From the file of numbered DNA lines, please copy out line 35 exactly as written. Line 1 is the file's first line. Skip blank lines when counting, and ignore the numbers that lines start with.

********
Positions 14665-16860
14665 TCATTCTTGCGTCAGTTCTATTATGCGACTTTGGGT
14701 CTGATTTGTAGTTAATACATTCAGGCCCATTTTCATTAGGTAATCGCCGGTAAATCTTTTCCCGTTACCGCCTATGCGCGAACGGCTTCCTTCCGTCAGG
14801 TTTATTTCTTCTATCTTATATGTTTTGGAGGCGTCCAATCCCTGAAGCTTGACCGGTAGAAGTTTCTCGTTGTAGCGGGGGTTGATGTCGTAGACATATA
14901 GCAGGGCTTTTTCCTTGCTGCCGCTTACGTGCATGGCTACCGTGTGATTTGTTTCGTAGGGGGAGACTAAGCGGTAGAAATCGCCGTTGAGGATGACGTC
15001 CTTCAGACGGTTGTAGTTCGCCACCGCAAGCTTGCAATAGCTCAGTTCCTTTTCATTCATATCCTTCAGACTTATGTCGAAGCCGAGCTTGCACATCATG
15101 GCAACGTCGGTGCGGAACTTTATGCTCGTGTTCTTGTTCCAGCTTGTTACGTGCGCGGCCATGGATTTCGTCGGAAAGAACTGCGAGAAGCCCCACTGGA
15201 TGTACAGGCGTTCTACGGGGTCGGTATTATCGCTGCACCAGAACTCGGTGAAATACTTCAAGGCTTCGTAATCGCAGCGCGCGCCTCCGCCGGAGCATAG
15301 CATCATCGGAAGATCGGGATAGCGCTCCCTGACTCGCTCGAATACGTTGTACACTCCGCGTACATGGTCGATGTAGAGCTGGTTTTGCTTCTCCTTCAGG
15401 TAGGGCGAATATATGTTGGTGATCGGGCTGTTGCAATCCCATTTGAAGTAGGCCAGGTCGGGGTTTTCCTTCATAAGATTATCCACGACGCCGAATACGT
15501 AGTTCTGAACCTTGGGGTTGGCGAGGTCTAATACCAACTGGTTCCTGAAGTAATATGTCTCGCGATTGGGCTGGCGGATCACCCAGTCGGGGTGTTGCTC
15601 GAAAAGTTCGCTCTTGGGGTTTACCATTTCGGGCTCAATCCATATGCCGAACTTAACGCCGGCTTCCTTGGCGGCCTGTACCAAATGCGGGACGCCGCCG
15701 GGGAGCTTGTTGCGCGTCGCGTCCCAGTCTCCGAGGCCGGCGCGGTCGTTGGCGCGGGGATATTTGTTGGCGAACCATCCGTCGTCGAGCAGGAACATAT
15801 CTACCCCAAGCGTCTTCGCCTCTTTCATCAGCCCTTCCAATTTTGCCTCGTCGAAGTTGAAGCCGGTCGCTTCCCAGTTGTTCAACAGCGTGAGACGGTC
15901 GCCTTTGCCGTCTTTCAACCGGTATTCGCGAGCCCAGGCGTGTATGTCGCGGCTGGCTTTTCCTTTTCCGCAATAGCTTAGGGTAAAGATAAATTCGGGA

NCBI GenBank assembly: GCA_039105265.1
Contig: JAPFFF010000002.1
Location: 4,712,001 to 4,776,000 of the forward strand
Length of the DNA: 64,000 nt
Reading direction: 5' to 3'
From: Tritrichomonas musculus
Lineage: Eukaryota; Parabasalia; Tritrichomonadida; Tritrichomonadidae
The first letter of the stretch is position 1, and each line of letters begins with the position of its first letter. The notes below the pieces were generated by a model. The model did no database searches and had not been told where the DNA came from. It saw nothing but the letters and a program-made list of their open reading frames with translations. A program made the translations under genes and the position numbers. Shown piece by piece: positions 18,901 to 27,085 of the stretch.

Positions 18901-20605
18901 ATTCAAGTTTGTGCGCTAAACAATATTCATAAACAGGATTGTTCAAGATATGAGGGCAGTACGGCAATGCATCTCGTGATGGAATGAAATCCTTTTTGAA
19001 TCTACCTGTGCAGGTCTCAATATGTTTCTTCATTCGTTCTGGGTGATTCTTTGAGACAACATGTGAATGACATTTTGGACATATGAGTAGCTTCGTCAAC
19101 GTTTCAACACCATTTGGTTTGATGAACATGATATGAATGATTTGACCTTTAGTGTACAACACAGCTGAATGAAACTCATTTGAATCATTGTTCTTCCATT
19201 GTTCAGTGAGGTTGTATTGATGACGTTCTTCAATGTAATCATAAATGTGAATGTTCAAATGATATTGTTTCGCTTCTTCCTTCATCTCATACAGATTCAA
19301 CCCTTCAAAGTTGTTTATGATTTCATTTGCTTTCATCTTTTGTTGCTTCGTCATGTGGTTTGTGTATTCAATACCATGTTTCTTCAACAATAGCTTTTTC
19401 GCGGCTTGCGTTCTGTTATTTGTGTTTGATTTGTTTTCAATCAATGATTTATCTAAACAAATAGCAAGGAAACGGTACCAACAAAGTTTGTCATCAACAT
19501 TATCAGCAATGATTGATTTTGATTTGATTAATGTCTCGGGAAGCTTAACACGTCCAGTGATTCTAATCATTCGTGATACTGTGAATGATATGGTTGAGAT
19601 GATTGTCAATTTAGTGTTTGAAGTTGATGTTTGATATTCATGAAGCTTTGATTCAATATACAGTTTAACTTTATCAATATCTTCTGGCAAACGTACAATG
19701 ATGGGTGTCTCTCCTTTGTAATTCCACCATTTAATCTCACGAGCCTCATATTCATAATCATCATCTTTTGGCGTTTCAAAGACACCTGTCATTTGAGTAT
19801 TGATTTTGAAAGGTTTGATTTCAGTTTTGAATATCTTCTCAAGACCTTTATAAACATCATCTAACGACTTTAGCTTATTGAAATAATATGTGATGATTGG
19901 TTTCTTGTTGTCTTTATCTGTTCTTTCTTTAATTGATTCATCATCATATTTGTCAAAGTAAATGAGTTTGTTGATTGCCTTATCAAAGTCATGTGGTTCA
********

19901 TTTCTTGTTGTCTTTATCTGTTCTTTCTTTAATTGATTCATCATCATATTTGTCAAAGTAAATGAGTTTGTTGATTGCCTTATCAAAGTCATGTGGTTCA